Hypothesis 3: Higher levels of creative thinking skills, motivation to innovate and creative self-efficacy will be associated with higher levels of idea generation.
Hypothesis 4: Creative self-efficacy will mediate the impact of creative thinking skills and motivation to innovate on idea generation.
One important way that this sample varied from Birdi et al.â€™s (2010) original sample is that the training programme was substantially different. In Birdi et al.â€™s (2010) sample, the trainees had all attended a single day of training. In this sample, three levels of training programme were available: there may be different levels of change in cognitive and affective factors as a consequence of amount of training completed. This may also effect training satisfaction and transfer.
Hypothesis 5: The more training attended, the higher the levels of creative thinking skills, motivation to innovate, creative self-efficacy, training satisfaction and transfer.
The study was conducted at the UK site of an international fast moving consumer goods (FMCG) company. TRIZ training was offered to all 60 members of the Product Futures department.
However the response to the training so far was mixed, and it was uncertain how useful TRIZ had been and how much it was being used.
Therefore the company was keen to undertake evaluation in order to understand whether TRIZ training had improved individualâ€™s creative behaviour at work and resulted in more innovative ideas being implemented.
The Product Futures department was compared to Applied Research, a similar department which hadnâ€™t received any TRIZ training.. A questionnaire was sent to 122 employees, all 60 members of the Product Futures department and all 62 members of Applied Research. 67 responses were collected â€“ a 55% response rate â€“ with no significant difference in response rate between departments.
Innovative Behaviour Measures:
Respondents were asked how much over the last 3 months they had suggested ideas to others in 5 relevant areas of work Responses were scored on a five-point scale item from 1=to a very great extent to 5=not at all, and were averaged to provide a single score (alpha=.76).
Respondents were asked how much over the last 3 months their ideas had been implemented in the same 5 areas as above. Responses were scored on a five-point scale item from 1=to a very great extent to 5=not at all, and averaged to provide a single score (alpha=.78).
Respondents were asked how many patents they had submitted in 2010.
Creativity Training Measures
Respondents were asked whether they had participated in any training, if so, how many months ago, and to what level (Level 1, 2 or 3). Respondents completed 19 measures of training satisfaction, averaged to provide a single score (alpha=.97). Respondents indicated how much they have consciously used TRIZ since attending training as a measure of training transfer. Responses were scored on a five-point scale from 1=Very frequently to 5=Not at all. Participants were also asked â€śwhyâ€ť to capture reasons for use or non-use of TRIZ, and asked to describe an example of where TRIZ had been applied to their work.
Respondents rated their self-reported creative thinking skills on a 7-item measure. Responses were scored on a five-point scale from 1=highly skilled (i.e. can coach others in this) to 5=not skilled at all, and averaged to form a single score (alpha=.90).
Motivation to innovate was measured using a 4-item measure. Items were scored on a five-point scale from 1=Strongly agree to 5=strongly disagree, and averaged to form a single score (alpha=.80).
Creative self-efficacy was measured using Tierney & Farmerâ€™s (2002) 3-item measure. Items were scored on a five-point scale from 1=Strongly agree to 5=strongly disagree, and averaged to form a single score (alpha=.87).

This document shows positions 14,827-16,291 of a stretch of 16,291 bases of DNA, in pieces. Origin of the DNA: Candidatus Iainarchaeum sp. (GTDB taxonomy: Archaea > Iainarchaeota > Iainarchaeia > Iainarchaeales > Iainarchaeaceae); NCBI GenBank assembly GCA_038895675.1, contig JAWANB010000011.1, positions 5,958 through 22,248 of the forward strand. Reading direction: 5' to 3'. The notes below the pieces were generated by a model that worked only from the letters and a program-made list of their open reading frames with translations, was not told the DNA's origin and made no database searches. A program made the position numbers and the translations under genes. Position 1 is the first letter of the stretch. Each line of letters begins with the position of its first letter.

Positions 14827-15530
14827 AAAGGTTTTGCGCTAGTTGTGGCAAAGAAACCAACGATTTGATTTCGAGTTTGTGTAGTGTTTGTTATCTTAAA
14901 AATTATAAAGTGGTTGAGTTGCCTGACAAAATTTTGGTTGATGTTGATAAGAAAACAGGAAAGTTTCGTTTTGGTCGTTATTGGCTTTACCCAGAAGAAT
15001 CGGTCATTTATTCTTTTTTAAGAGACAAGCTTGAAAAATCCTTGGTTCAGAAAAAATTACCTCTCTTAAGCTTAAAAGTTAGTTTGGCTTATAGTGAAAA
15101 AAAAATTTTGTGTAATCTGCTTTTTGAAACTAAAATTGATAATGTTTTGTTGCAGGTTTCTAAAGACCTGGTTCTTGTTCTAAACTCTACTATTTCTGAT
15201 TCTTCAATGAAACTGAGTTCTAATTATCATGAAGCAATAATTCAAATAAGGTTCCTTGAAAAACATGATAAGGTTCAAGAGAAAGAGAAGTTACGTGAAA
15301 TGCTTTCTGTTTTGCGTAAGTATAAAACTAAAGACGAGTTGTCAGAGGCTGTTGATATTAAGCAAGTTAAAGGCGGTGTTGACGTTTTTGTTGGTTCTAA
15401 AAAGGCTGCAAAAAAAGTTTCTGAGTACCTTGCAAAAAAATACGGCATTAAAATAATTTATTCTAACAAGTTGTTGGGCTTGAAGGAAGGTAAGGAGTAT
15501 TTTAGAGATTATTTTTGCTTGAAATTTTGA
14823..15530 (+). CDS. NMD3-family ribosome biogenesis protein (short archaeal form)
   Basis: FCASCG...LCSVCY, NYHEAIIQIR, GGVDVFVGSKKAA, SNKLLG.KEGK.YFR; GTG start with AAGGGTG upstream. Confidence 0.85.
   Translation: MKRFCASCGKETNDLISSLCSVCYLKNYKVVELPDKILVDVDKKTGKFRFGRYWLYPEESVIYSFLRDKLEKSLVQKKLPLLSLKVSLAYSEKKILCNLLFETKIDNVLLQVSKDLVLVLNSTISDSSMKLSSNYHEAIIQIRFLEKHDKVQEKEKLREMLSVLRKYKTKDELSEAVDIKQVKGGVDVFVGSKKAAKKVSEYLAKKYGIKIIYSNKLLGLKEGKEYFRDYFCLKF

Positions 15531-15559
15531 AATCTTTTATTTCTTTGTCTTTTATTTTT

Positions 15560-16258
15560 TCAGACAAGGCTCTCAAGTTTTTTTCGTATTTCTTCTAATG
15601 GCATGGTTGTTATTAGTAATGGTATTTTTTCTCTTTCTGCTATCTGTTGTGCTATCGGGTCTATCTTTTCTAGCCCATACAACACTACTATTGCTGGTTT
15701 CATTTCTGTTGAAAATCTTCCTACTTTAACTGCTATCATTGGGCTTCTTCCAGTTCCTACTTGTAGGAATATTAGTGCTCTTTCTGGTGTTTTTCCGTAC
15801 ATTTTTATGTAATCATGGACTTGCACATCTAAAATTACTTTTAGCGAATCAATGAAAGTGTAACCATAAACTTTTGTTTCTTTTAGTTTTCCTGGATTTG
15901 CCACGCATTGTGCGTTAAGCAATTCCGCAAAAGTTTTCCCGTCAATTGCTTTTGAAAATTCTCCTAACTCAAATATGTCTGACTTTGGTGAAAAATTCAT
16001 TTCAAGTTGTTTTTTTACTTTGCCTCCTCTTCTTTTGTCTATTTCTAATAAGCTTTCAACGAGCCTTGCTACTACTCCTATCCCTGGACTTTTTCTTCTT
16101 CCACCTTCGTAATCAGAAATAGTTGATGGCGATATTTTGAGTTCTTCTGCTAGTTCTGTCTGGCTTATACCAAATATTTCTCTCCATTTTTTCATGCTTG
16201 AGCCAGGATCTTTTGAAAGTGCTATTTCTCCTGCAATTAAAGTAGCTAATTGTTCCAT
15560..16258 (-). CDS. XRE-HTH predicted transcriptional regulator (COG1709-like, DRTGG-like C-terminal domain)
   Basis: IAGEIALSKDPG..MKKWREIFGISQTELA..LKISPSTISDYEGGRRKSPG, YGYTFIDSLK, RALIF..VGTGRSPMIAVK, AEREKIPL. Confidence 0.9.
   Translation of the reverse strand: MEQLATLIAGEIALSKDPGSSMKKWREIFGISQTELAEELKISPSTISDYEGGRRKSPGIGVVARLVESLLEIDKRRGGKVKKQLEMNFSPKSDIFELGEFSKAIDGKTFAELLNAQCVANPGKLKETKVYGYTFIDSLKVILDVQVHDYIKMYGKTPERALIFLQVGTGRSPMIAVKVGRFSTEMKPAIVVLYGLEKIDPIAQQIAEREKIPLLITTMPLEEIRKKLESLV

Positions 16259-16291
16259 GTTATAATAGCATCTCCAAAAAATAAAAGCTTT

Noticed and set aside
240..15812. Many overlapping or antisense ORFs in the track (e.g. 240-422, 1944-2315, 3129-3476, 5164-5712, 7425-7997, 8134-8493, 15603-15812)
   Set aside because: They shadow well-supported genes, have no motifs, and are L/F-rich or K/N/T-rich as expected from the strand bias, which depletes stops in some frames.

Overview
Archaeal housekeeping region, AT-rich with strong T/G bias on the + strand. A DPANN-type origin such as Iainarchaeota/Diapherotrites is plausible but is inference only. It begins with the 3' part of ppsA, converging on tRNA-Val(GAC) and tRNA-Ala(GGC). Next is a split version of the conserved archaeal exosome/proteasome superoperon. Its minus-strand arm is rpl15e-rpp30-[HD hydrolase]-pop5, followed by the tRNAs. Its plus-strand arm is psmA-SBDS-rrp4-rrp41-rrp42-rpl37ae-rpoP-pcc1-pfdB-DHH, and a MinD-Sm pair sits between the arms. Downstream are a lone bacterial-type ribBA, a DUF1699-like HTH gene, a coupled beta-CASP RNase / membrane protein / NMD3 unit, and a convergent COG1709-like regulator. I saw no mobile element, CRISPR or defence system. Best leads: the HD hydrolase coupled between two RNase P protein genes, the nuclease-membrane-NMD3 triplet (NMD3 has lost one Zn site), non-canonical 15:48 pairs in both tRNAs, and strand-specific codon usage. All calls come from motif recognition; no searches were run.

The author conducted research into the impact of TRIZ training within a global FMCG organisation, repeating the research of Birdi et al (2010) , which was conducted within a global engineering company. This research is based on Birdi et al's (2010)  model, which suggests that different individual and contextual factors are required for different parts of the innovation process (idea generation, followed by implementation). This study has highlighted potential mechanisms that underlie creative behaviour: namely, cognitive factors (creative thinking skills), and affective factors (motivation to innovate and creative self-efficacy ; and developed further a method of measuring them.
The questionnaire (n=122) found that Birdi et al.â€™s (2010)  suggested mechanism of how TRIZ training improves idea generation - by improving levels of cognitive and affective factors - was partially supported. Trainees reported higher levels of creative self-efficacy, motivation to innovate, idea generation and patent submissions than non-trainees: while creative thinking skills were shown to be associated with higher levels of idea generation, no difference was found comparing trainees to non-trainees. Birdi et al. (2010)  predicted environmental support for innovation would influence idea generation and implementation, which was not supported, however as predicted, some of the measures of job-relevant capabilities were better predictors for idea implementation than training.
Different levels of impact were found according to how much training the participants had received. This study therefore suggests some of the mechanisms by which TRIZ improves innovative behaviour at work: by providing an understanding of the functional changes as a result of training, better evaluation can be conducted by measuring individual's changes in cognitive and affective factors, providing a more rigorous measure of the impact of TRIZ training. The implications for practitioners in delivering the most effective TRIZ training are discussed (in terms of focus, structure and learning outcomes), as well as the limitations of TRIZ training and the other factors organisations need to consider in order to increase their innovative output.
This research contributes to the literature by being one of the few evaluations of innovation training , which is theoretically driven, conducted within an organisation, and repeats past work using the same training content (TRIZ). The research was conducted as part of the author's MSc in Occupational Psychology, and while she is a TRIZ trainer and practitioner herself, this research was conducted at an organisation which had received training in TRIZ from another consultancy.